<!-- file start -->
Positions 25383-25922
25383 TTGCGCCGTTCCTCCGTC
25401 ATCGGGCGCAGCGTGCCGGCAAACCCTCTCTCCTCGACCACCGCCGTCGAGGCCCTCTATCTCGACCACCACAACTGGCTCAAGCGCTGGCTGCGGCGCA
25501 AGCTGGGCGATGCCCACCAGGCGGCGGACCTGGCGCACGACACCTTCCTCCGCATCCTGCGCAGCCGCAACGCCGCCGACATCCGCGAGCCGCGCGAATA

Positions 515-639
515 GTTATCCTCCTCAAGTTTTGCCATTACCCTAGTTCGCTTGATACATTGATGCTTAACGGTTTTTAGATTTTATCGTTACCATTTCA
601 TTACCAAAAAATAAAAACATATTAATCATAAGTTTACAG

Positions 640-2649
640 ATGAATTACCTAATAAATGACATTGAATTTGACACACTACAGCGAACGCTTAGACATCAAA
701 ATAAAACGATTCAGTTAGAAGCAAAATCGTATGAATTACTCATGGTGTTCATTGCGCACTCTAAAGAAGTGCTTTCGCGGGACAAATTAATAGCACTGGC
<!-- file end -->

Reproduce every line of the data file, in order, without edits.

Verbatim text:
Positions 25383-25922
25383 TTGCGCCGTTCCTCCGTC
25401 ATCGGGCGCAGCGTGCCGGCAAACCCTCTCTCCTCGACCACCGCCGTCGAGGCCCTCTATCTCGACCACCACAACTGGCTCAAGCGCTGGCTGCGGCGCA
25501 AGCTGGGCGATGCCCACCAGGCGGCGGACCTGGCGCACGACACCTTCCTCCGCATCCTGCGCAGCCGCAACGCCGCCGACATCCGCGAGCCGCGCGAATA

Positions 515-639
515 GTTATCCTCCTCAAGTTTTGCCATTACCCTAGTTCGCTTGATACATTGATGCTTAACGGTTTTTAGATTTTATCGTTACCATTTCA
601 TTACCAAAAAATAAAAACATATTAATCATAAGTTTACAG

Positions 640-2649
640 ATGAATTACCTAATAAATGACATTGAATTTGACACACTACAGCGAACGCTTAGACATCAAA
701 ATAAAACGATTCAGTTAGAAGCAAAATCGTATGAATTACTCATGGTGTTCATTGCGCACTCTAAAGAAGTGCTTTCGCGGGACAAATTAATAGCACTGGC